Let’s Encrypt With Let’s Encrypt
A few years back, there was a big push for HTTPS Everywhere, big enough for Google to modify their page ranking for it.
over the past few months we’ve been running tests taking into account whether sites use secure, encrypted connections as a signal in our search ranking algorithms. We’ve seen positive results, so we’re starting to use HTTPS as a ranking signal.
Considering that a big reason for me to have this blog is so I can own my search results, I decided to take some time to get that sweet green lock everyone seemed to like so much. Not only would I LOCK in my Google search superiority over the other Rami Massouds, but I would also not have to worry as much about logging into a WordPress admin over plain text!!
Locking It Down
To accomplish this task, I followed the advice of a post, on a now defunct blog, which stepped me through how to add HTTPS to a WordPress blog with a $10 Comodo PositiveSSL Certificate from Namecheap. Namecheap being my favorite domain registrar, this seemed like a solid deal.
Turns out renewing an SSL certificate is a pain, as I only do it once a year, each time it comes up, I’ve completely forget how it’s done. Plus, this blog barely gets me “notoriety”, much less makes me any money, so spending more on a certificate isn’t great.
Enter: Let’s Encrypt!
Let’s Encrypt is a free, automated, and open certificate authority (CA), run for the public’s benefit. Let’s Encrypt is a service provided by the Internet Security Research Group (ISRG).
Talk about solving all of my (SSL) problems! With Let’s Encrypt in the picture, not only will my blog have that swanky green lock for free, but renewals are a bash command away!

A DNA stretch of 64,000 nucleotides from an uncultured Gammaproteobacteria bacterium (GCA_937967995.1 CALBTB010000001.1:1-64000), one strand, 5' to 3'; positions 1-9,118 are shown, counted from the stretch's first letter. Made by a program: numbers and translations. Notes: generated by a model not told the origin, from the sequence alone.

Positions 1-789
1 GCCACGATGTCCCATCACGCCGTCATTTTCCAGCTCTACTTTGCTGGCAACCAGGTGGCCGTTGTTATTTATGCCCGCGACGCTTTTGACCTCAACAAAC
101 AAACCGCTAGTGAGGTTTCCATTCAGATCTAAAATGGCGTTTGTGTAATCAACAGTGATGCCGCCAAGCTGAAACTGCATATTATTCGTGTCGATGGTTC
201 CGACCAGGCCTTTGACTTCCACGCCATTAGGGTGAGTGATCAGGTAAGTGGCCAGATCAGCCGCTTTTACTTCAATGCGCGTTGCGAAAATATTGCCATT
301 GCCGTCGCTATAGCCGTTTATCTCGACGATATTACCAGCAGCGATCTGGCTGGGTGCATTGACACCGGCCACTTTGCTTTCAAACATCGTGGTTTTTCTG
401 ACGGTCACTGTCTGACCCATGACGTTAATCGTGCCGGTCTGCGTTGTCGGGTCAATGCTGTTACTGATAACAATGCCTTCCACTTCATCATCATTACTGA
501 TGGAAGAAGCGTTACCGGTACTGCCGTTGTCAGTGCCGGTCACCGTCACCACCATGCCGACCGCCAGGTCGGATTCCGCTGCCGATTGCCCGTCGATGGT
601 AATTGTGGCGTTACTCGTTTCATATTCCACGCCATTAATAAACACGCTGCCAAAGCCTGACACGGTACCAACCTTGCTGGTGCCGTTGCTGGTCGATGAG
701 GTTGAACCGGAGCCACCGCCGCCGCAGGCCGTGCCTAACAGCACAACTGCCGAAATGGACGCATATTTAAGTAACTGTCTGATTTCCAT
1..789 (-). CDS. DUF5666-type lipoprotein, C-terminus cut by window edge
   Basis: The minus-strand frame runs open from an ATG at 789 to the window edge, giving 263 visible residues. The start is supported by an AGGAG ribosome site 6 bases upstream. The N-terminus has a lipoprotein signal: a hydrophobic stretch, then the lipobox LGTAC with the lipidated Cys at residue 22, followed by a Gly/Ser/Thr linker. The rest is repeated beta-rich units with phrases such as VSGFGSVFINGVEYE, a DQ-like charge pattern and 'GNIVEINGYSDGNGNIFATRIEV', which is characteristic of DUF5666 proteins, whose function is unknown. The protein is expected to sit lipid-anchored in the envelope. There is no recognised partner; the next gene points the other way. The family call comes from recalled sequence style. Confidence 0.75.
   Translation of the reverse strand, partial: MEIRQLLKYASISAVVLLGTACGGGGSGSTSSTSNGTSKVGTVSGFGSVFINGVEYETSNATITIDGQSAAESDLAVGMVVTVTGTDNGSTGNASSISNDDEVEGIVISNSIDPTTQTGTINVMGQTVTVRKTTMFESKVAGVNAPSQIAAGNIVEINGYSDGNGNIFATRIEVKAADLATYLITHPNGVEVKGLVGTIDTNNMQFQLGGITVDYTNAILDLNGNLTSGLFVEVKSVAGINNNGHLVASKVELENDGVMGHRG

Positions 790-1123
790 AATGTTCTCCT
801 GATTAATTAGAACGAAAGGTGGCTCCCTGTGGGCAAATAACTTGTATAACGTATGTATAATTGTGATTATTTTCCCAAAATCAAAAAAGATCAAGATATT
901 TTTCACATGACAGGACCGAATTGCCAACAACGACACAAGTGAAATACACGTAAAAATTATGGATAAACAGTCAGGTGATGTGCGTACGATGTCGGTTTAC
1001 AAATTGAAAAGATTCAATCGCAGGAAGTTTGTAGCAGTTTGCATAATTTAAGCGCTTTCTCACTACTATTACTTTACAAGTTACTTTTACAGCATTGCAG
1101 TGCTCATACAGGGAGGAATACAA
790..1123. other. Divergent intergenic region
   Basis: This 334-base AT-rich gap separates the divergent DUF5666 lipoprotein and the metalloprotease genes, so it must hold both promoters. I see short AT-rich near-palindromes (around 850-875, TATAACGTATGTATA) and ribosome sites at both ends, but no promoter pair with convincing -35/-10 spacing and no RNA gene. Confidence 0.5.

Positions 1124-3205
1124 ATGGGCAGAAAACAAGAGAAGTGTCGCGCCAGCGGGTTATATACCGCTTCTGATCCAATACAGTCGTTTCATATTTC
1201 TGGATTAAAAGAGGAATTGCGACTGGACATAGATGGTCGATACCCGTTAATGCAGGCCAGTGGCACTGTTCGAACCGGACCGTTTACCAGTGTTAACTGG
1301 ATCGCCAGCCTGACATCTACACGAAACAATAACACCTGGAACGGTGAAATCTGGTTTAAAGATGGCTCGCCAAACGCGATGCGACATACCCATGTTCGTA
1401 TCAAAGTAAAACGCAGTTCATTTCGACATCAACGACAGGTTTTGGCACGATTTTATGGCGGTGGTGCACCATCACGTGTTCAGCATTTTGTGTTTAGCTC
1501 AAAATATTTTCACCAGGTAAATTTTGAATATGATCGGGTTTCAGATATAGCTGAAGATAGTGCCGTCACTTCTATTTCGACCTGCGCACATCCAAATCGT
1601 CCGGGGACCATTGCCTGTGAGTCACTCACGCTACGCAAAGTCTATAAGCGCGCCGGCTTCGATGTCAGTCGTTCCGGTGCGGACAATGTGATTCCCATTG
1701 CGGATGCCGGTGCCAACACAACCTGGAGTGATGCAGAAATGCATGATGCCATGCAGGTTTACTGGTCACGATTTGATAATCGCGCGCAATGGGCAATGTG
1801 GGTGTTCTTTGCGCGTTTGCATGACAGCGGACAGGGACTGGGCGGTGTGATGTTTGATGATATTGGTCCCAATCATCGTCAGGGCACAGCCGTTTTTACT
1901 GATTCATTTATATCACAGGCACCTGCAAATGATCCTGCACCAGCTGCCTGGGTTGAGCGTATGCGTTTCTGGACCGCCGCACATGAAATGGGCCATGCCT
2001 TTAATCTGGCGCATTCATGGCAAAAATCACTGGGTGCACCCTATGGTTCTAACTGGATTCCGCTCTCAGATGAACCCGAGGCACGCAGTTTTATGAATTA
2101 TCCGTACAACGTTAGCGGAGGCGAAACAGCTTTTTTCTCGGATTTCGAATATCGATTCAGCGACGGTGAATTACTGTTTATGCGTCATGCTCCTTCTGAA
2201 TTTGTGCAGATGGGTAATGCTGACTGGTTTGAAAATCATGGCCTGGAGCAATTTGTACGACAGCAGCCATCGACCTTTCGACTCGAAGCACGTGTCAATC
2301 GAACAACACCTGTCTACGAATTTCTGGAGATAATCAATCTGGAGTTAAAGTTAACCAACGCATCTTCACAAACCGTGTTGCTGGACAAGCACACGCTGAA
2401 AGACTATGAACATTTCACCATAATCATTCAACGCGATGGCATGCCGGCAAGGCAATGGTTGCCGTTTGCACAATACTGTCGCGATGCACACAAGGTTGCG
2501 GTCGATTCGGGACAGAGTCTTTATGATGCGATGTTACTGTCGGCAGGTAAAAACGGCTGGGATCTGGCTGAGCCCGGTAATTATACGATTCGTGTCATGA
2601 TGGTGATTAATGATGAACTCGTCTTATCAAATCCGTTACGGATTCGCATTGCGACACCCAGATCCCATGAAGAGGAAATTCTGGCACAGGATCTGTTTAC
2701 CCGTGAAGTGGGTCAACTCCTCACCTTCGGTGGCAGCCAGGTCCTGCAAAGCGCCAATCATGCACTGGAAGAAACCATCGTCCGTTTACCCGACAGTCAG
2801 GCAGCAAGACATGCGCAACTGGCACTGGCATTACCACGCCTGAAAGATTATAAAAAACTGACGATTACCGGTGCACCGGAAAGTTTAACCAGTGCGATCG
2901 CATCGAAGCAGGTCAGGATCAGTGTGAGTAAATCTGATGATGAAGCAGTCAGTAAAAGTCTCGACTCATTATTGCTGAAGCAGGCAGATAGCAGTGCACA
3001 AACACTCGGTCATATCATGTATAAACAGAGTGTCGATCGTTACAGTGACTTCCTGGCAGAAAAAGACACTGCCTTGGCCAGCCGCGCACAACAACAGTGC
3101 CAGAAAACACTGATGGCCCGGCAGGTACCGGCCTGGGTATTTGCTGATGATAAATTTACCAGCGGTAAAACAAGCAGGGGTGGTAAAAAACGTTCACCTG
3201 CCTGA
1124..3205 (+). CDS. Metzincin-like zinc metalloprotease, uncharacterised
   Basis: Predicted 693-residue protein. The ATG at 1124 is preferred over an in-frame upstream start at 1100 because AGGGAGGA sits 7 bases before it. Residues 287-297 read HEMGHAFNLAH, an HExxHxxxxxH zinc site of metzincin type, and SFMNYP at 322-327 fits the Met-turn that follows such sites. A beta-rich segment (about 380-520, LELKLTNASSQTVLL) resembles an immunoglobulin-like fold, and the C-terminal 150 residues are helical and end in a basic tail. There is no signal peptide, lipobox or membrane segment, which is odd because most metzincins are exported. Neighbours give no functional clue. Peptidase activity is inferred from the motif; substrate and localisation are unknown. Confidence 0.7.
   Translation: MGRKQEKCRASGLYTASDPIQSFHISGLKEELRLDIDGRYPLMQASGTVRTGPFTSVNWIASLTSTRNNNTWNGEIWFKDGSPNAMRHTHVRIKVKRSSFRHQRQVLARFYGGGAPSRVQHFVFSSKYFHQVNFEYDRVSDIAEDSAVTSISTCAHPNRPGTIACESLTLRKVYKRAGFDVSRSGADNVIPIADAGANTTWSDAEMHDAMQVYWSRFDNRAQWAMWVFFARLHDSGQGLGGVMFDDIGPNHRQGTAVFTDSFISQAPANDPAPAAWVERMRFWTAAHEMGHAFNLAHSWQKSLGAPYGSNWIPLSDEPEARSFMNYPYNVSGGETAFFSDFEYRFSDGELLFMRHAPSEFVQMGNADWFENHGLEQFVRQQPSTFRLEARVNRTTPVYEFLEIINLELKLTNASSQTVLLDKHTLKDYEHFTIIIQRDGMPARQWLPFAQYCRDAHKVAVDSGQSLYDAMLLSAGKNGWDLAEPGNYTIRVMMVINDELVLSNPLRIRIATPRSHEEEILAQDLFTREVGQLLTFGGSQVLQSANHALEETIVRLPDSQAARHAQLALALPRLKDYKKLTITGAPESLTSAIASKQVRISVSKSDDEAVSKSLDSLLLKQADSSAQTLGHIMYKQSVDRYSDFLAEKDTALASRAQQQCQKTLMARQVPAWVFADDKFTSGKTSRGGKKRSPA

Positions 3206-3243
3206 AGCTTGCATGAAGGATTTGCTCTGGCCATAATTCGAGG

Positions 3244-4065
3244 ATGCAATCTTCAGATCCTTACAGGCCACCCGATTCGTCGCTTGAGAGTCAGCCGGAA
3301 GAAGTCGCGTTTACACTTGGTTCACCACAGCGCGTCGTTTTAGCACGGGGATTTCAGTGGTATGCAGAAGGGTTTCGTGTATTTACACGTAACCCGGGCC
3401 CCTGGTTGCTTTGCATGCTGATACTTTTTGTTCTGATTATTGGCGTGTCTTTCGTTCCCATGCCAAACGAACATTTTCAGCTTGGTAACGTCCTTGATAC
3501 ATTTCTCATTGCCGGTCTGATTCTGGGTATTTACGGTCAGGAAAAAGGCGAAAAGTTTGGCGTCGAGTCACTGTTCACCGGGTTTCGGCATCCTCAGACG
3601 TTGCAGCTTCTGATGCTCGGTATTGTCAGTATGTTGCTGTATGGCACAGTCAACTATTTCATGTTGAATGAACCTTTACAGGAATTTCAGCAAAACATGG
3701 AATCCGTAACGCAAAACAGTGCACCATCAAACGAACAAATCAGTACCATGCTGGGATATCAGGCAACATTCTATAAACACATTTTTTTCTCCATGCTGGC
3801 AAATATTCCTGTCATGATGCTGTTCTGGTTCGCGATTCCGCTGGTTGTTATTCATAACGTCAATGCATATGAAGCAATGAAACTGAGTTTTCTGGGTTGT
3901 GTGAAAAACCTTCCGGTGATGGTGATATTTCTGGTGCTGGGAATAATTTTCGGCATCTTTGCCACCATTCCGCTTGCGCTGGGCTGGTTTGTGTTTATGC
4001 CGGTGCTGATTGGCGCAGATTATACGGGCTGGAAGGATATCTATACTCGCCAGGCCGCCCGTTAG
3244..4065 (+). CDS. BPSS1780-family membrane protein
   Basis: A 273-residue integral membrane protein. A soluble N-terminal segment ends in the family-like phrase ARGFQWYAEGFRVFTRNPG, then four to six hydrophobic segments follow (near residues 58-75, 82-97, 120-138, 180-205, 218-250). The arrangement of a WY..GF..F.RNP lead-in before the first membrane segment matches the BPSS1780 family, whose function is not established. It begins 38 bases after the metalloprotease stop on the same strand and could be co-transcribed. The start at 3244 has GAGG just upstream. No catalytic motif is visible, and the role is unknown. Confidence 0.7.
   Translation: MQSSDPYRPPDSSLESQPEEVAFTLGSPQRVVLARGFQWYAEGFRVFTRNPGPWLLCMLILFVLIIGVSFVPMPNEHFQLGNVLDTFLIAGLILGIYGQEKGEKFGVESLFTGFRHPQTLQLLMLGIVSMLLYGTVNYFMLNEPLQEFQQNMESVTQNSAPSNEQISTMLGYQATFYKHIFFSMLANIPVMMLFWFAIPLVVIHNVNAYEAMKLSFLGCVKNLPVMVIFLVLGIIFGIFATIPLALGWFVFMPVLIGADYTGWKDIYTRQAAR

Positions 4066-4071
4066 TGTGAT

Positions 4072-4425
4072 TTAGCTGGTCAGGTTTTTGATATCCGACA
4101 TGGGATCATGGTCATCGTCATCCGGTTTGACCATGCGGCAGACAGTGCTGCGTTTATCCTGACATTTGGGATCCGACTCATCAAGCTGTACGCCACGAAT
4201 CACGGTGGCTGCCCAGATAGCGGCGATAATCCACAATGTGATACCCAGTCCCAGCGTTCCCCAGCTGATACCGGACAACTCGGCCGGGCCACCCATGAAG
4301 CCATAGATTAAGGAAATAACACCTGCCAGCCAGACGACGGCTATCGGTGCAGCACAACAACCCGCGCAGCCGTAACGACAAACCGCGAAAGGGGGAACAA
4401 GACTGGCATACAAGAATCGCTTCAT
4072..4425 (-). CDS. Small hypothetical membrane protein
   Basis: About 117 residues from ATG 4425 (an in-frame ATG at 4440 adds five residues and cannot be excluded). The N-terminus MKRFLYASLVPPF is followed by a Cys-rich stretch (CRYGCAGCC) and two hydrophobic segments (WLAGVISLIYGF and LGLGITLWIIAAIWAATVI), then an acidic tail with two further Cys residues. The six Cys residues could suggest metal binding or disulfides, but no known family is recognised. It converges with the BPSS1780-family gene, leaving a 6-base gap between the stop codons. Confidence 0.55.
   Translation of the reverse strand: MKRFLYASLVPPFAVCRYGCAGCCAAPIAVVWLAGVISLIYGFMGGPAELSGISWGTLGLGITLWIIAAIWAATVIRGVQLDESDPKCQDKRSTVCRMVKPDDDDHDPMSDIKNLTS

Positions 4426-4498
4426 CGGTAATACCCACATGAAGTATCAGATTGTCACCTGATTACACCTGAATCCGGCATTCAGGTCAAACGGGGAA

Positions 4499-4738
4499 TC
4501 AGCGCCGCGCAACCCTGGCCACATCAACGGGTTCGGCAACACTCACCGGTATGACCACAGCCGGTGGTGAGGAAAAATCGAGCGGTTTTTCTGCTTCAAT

Let’s Encrypt has been around for a while, but only left beta relatively recently. I could say beta status was the reason I didn’t do this sooner, but it was definitely laziness, and until I got the renewal notice from Namecheap for my SSL certificate, it was a problem for Tomorrow’s Rami.
Well, now Tomorrow’s Rami has become Today’s Rami, so time to figure out how to do this!
Certbot & Verify
Since the EFF is awesome, they actually have a handy step by step guide for to use Certbot to set up your SSL certificate on just about any combination of OS and webserver. As awesome as they are, for my combination of NginX and Debian 7 Wheezy, I have one of the “harder” install paths. At the time of writing this post, Certbot is not available through Apt on Debian 7 (though it is in 8), and it does not support auto-installation for NginX.
That’s alright though, even the hard way is still easy!
Since Wheezy doesn’t have a packaged version of Certbot, I need to first download it directly from the EFF’s site:
Don’t forget to make the download executable! That’s probably safe right? Downloading and executing random scripts from people on the internet??
Haha of course I’m kidding! I would never blog about running random bash scripts until a security minded friend reviewing the post points out that’s dumb and I should actually verify the script.
Luckily for me, the EFF thought about everything, and lays out exactly how to verify the integrity of the Certbot script. Their instructions use gpg2, but on most systems gpg is already bundled, and works for our purposes.
First, download the EFF’s signature file to verify the Certbot script with, using the — timestamping flag to only download it if you don’t have the latest version.
$ wget --timestamping https://dl.eff.org/certbot-auto.asc
Then, using the id from the EFF’s instructions, we import the key for Certbot
$ gpg --recv-key A2CFB51FA275A7286234E7B24D17C995CD9775F2
gpg: requesting key CD9775F2 from hkp server keys.gnupg.net
gpg: key CD9775F2: "Let's Encrypt Client Team <email@example.com>" not changed
gpg: Total number processed: 1
gpg: unchanged: 1
Finally, we specify that the EFF’s key “is as trustworthy as one of your own secret keys” with the — trusted-key option, and verify Certbot with the signature file we downloaded.
$ gpg --trusted-key 4D17C995CD9775F2 --verify certbot-auto.asc certbot-auto
gpg: Signature made Tue 14 Jun 2016 07:55:45 PM EDT using RSA key ID CD9775F2
gpg: Good signature from "Let's Encrypt Client Team <firstname.lastname@example.org>"
If you feel like using gpg2, just sudo apt-get install gnupg2 then run the same commands above. For more insight into gpg vs gpg2 check out this answer on StackExchange.